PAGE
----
“We have been speculating on the impact of Covid on births for some time. This most recent CDC data provides our best opportunity to date to document what really happened, ”says Phillip Levine, professor of economics at Wellesley College.
Government reports released Wednesday provide no analysis on how Covid-19 is shaping these numbers. But Levine and other experts say there’s no question he’s playing a role – and that these numbers point to some ways the pandemic could shape our society for years to come.
Even before the pandemic, births in the United States were declining
Demographers said a combination of factors – fewer births, more deaths and less immigration – were already combining to slow the country’s population growth. Then the coronavirus pandemic struck, intensifying these trends.
Last year there were 3.6 million births in the United States, down 4% from the previous year. After an increase in 2014, the number of births decreased by an average of 2% per year. This is the lowest number of births in the United States since 1979.
The birth rate in the United States fell for the sixth year in a row and hit a record high of 55.8 births per 1,000 women aged 15 to 44, according to the National Center for Health Statistics, also a drop of 4 % compared to the previous year.
The new reports are based on provisional data, which includes more than 99% of birth certificates issued last year.
But what role does the pandemic play?
“It is difficult to distinguish what could have been the potential decline after the pandemic. … The birth rate is down from previous quarters. It also fell from 2018 to 2019,” Driscoll said. “The general trend has not changed.”
And new government data on the birth rate also shows that certain age groups – teens and women 35 and older – have been more affected than others, Levine says.
Couples can postpone childbirth when life is tough
The data released on Wednesday are provisional figures that could change. And experts noted that in terms of total births and fertility rates, the real impact of the pandemic will be seen in data for 2021, when all babies born have been conceived after the onset of the health crisis.
“The big question to all of this is, will this continue?” Levine said. “Is it a failure, or is it a downtrend that lasts longer?”
“We are in the midst of a significant economic decline. It tends to make people reluctant to have children. And a public health crisis creates enormous uncertainty in people’s lives,” says Levine.
Other factors in the mix: People who already have children find it difficult to balance work and home life while schools are closed, and forging relationships has been more difficult for people.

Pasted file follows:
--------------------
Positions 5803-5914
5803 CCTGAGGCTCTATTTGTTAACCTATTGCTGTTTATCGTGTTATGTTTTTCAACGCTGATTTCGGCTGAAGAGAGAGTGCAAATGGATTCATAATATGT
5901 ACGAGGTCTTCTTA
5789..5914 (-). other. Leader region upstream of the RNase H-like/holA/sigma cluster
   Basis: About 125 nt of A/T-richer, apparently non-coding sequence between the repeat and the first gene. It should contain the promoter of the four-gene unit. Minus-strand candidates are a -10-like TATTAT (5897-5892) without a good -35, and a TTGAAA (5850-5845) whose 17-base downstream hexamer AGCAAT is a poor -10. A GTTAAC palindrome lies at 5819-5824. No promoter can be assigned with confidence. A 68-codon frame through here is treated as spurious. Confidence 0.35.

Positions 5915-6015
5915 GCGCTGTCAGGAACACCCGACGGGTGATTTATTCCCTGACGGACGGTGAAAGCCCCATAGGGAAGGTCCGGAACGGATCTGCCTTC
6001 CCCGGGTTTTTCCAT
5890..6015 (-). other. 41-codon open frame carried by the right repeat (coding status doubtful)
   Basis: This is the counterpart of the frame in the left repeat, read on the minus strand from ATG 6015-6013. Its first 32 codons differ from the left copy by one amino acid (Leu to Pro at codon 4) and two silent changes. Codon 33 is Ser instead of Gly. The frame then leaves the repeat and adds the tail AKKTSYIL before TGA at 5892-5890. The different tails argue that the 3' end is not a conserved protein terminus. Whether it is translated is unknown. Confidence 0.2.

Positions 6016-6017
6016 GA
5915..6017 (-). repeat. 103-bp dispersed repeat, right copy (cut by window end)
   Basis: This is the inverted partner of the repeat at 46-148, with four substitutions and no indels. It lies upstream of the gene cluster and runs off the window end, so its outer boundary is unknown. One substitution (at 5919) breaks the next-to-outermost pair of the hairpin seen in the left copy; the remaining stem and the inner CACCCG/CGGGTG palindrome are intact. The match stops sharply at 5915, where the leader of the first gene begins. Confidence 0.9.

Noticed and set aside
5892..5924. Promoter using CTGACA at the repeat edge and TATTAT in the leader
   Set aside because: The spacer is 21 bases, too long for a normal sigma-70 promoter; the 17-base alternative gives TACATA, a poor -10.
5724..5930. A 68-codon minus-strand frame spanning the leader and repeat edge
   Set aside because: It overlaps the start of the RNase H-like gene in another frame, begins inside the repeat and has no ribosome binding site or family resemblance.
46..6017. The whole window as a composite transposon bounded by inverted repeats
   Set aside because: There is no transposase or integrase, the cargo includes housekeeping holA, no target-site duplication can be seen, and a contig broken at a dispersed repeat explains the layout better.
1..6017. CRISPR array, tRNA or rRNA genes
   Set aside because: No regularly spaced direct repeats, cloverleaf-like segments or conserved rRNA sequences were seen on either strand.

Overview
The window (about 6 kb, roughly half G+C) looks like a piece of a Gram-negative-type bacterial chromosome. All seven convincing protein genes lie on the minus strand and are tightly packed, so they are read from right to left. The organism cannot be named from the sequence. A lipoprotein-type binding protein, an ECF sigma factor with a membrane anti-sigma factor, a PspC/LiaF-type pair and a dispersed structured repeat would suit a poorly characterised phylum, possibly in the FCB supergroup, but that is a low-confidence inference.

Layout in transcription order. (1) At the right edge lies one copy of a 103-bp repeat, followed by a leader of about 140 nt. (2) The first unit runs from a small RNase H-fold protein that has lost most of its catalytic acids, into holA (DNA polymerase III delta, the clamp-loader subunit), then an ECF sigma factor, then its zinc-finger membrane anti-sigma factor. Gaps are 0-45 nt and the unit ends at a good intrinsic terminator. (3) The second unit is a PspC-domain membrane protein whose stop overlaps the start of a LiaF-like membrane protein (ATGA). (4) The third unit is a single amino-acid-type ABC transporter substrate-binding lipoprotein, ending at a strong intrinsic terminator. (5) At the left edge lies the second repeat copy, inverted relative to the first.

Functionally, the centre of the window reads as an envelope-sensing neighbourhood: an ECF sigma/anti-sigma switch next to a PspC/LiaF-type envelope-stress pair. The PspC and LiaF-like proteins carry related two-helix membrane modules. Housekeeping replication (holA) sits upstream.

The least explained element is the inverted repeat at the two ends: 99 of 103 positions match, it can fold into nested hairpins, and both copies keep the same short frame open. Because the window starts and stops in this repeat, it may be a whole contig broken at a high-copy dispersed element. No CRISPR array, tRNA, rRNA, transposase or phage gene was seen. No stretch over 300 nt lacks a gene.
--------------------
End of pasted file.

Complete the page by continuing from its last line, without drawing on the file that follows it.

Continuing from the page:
“All of these things are all happening simultaneously,” says Levine. “Overall, life is just tough these days. And having a baby when life is tough may not make sense.”
In some cases, couples who have postponed the birth of a baby until 2020 may try again in the future. But it depends on what happens next.
“The longer and more persistent the crisis, and the deeper and more lasting the resulting loss of income, the more likely it is that many of the missing Covid births will be lost forever,” Kearney and Levine wrote.
How this could shape the future of our country
Kenneth Johnson, a sociology professor and demographer at the University of New Hampshire, says it’s too early to say how long this fertility decline will last and whether birth rates will eventually return to pre-birth levels. pandemic or even start to increase beyond that. .
“No one knows, honestly. It’s such a unique situation,” he says.
In total, 25 states recorded more deaths than births in 2020 – a record, according to Johnson’s analysis. In 2019, Johnson says, five states recorded more deaths than births.
“Even during the flu epidemic, we didn’t have anything like it. … Going from 5 to 25 is just amazing, ”he says. This trend is expected to continue in many states this year.
The researchers ultimately hope to obtain more detailed data that will allow them to analyze how the pandemic affected birth rates in different groups, looking at factors such as age, race, socioeconomic status and geography. For 2021, this type of information will probably not be available until September 2022.
“Increments are going to appear along the way, which will help us fill in small pieces of the puzzle,” says Levine, “but we still have a long way to go in terms of data acquisition before we can answer the questions that arise. we are interested. “
The decline in births caused by the pandemic, after years of declining birth rates, could lead to significant changes in society, Levine says.
“The fact that it comes in the wake of a long continuous decline in births exacerbates its effects. In reality, it is not the 300,000 fewer births (because of Covid), it is the hundreds of thousands of fewer births each year that have substantial impacts on society, ”he said.
“This includes things like economic activity, the solvency of our pension system and other important social implications.”
Think about the huge societal impacts we saw after the baby boom of the 1950s.
“This,” says Levine, “has the potential to be the opposite of that.”
CNN’s Jamie Gumbrecht contributed to this report.